On November 20, 2008, Petitioner was charged in a superseding indictment which added a wire fraud charge for Petitioner's use of the victim's identity to obtain grant money from the U.S. Department of Education to attend college, in violation of Title 18, United States Code, Section 1343. On November 25, 2008, Petitioner's counsel, Daniel Hesler, orally moved to withdraw, and on November 26, leave to withdraw was granted by this Court. That same day, the Court appointed Clarke Devereux, from the Federal Defender Panel, to represent Petitioner.

In preparation for trial, the Government moved in limine to admit evidence of certain statements Petitioner made regarding his false identity between 1990 and 2004. Petitioner, through counsel, objected to the admission of such evidence. After considering the arguments from both sides, the Court granted the Government's motion in limine in a memorandum opinion. See Dkt. No. 71. On January 20, 2009, Petitioner proceeded to a three-dayjury trial. The Government presented evidence of Petitioner's offense conduct through: (1) dozens of items seized during a search of Petitioner's home that bore the victim's identifiers and Petitioner's actual name; (2) Petitioner's own statements; (3) the testimony of he victims; (4) Petitioner's financial aid applications submitted to MVCC; (5) Petitioner's employment file from Vans, Inc.; (6) stipulations setting out the interstate wiring of federal student aid funds from the Department of Education to MVCC; (7) the testimony of law enforcement agents; and (8) Petitioner's girlfriend, an eyewitness to Petitioner's use of the passport in the victim's name. Petitioner did not present any witnesses in his defense.

On January 22, 2009, the jury found Petitioner guilty of all five counts charged against him. On February 23, 2009, Petitioner, through counsel, filed a motion for acquittal or, in the alternative, a new trial on the grounds that (1) the evidence presented at trial was insufficient to sustain Petitioner's convictions; and (2) that the district court erred in making certain evidentiary rulings prior to and during the trial, and in rejecting Petitioner's proffered jury instruction. The Court denied Petitioner's post-trial motion in a written memorandum opinion and order. See Dkt. No. 91.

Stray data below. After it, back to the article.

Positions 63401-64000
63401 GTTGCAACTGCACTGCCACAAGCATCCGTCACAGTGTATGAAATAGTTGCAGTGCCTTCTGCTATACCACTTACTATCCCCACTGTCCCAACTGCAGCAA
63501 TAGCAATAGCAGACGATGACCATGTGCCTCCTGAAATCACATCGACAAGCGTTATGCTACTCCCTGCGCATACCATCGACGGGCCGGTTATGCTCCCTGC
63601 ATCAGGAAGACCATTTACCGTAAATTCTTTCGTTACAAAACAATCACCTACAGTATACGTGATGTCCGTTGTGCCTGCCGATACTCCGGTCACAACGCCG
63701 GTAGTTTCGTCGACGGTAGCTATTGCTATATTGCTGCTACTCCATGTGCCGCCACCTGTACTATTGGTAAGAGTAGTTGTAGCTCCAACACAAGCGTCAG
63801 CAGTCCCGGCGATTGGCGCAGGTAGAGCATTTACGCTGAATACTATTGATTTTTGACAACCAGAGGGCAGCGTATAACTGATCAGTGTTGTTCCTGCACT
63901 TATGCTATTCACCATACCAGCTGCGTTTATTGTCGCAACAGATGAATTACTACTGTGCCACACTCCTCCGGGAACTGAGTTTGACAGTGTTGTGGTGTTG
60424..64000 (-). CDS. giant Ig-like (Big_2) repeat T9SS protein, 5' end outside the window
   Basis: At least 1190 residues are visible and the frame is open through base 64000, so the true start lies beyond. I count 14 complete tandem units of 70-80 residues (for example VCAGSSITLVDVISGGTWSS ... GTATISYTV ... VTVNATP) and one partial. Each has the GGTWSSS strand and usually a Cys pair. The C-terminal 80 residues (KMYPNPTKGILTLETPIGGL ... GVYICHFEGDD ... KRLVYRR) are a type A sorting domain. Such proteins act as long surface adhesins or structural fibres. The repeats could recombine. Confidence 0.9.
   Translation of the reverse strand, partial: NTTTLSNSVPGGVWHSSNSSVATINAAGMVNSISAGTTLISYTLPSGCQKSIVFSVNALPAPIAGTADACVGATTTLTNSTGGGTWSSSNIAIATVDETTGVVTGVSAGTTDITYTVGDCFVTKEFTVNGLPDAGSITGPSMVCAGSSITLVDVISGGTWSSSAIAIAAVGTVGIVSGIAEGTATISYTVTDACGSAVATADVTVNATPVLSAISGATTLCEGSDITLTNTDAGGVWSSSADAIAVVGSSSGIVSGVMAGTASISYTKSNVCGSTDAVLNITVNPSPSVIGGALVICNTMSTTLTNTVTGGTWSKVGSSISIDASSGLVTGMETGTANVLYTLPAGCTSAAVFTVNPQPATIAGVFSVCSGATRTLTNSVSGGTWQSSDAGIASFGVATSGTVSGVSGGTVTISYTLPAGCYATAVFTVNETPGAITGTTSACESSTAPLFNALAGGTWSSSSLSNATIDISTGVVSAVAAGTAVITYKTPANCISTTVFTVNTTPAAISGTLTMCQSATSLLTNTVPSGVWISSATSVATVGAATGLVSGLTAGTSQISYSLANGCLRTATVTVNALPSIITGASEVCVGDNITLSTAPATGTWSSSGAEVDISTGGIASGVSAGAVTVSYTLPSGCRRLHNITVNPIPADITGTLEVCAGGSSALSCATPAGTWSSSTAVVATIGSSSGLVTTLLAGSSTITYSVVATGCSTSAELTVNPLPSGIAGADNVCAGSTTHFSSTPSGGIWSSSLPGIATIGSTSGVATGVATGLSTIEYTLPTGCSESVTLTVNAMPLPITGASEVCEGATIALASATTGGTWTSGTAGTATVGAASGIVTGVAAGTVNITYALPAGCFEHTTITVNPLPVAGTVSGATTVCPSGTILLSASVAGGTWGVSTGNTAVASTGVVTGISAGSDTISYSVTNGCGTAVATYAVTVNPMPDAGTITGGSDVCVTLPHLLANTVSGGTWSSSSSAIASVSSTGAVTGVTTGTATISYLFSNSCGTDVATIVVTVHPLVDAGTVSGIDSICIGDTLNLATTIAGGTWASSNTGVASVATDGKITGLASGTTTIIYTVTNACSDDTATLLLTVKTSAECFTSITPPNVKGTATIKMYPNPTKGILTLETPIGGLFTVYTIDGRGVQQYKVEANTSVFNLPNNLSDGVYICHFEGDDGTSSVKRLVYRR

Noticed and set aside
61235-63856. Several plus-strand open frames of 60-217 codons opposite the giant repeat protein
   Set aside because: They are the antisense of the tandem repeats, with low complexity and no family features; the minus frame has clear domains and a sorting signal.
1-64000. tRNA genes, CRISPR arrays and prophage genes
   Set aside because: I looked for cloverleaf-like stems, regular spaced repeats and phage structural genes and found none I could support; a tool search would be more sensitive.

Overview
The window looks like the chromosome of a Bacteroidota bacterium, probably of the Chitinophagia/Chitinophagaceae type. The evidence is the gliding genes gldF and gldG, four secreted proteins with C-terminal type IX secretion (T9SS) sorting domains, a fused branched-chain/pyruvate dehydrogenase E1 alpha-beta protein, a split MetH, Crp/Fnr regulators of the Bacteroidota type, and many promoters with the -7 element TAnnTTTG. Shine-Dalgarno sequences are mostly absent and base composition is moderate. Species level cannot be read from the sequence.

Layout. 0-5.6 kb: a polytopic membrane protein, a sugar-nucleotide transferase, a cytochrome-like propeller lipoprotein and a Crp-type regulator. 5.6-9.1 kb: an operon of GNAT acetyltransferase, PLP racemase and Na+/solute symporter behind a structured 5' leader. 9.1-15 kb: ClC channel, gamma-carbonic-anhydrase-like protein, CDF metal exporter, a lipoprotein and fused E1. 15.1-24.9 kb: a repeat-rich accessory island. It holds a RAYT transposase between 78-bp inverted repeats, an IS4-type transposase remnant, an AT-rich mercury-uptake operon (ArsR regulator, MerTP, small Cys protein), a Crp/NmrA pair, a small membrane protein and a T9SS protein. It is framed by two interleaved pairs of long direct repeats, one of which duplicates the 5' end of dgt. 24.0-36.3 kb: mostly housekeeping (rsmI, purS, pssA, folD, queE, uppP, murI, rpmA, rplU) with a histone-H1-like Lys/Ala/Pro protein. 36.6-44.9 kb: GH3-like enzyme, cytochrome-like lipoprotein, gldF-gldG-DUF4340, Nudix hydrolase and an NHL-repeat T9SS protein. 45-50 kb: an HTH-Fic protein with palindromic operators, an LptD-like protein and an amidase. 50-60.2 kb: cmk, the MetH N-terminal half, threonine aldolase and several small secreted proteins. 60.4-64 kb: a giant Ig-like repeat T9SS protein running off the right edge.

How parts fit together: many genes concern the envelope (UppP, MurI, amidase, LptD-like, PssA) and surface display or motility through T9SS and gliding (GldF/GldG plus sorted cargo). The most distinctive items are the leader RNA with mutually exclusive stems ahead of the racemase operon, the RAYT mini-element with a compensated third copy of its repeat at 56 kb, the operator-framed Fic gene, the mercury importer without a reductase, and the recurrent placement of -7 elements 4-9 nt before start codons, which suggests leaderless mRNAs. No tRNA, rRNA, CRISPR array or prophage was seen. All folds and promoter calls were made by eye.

Prior to Petitioner's sentencing, the U.S. Probation Office ("USPO") prepared a PreSentence Report ("PSR"). According to the USPO's guidelines calculation, Petitioner's combined offense level for Counts One, Two, and Four was 14 and his criminal history category was II, for a guideline range of 18 to 24 months imprisonment. PSR at 5-8, 13. Next, the USPO noted that Petitioner's guideline sentence for Counts Three and Five was two years-the term of imprisonment required by 18 U.S.C. § 1028A(a)(1)-which was to run consecutively to any other term of imprisonment. Id. at 7, 13; see alsoU.S.S.G. § 2B1.6. Petitioner challenged the probation officer's inclusion of certain information in the PSR regarding his offense conduct and requesting a below-guideline sentence of 12 months with respect to Counts One, Two, and Four. Id. at 89. Petitioner also argued various 18 U.S.C. § 3553 factors in support of his request for a total sentence of 36 months. At sentencing, the Court resolved Petitioner's objections by ordering stricken certain portions of the PSR regarding petitioner's offense conduct and commenting that such information would have no bearing on Petitioner's sentence. The Court then heard arguments from both sides regarding the section 3553(a) factors that supported their respective sentencing requests. The Court also heard from the victim and his wife, and from Petitioner, who apologized to the victim and the Government. The Court adopted the USPO's guidelines calculation set forth in the PSR and sentenced Petitioner to 57 months (21 months on Counts One, Two, and Four; 24 months on Count Three, and 12 months to run concurrently between Counts Three and Five).